Bill Cosby

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The Mark Twain Prize for American Humor goes to the darndest comedians.

It will be the Bill Cosby show when the 12th such honor is handed out Oct. 26 at the John F. Kennedy Center for the Performing Arts in Washington, D.C., where a bevy of funnymen and women will gather to salute the pioneering comic who went from stand-up and I Spy to No. 1 TV dad and Jell-O Pudding pusher.

"I would like to apologize to Mr. Twain for falling asleep hundreds of times, but he should understand that I was only 4," Cosby, recounting how his mother tried to read him Tom Sawyer and other Twain classics as a kid, said in acceptance.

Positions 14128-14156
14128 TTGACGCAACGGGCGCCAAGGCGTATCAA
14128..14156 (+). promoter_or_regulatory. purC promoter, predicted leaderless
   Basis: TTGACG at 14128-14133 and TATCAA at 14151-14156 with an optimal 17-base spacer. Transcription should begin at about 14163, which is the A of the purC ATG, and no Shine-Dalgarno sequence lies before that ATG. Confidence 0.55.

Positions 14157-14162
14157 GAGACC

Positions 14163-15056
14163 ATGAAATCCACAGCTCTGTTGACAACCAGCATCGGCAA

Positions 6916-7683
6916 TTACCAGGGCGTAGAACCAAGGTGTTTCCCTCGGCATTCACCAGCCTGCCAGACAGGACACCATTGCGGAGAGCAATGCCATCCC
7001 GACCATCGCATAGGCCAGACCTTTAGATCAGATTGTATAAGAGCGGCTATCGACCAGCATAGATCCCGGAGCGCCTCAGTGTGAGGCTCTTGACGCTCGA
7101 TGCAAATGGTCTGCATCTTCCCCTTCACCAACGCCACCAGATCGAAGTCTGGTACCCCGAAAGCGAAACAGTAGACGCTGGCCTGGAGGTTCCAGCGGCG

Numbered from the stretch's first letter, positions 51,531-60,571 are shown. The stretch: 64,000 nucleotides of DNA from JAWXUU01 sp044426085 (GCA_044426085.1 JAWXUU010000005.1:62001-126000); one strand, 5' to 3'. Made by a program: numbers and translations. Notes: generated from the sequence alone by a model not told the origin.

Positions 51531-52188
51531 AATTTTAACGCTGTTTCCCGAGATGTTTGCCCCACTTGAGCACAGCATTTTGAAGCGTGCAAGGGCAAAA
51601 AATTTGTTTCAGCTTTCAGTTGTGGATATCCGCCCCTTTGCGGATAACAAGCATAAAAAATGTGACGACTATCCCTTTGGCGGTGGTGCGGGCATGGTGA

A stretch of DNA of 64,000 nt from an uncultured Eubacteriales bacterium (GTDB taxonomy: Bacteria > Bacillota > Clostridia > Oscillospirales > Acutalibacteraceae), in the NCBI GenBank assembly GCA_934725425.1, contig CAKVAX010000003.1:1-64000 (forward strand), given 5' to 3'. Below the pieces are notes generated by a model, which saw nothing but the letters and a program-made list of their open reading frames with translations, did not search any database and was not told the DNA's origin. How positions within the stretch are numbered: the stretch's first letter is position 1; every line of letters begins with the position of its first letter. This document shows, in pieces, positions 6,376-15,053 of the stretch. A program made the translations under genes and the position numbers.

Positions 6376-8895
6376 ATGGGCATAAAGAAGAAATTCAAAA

The 71-year-old Cosby, already a recipient of the Kennedy Center Honors in 1998 and a Presidential Medal of Freedom in 2002 for his body of work in entertainment and social activism, is in fine company. Richard Pryor received the inaugural Twain prize in 1998 and past recipients have included Steve Martin, Lily Tomlin, Lorne Michaels and George Carlin, who was feted posthumously last year.

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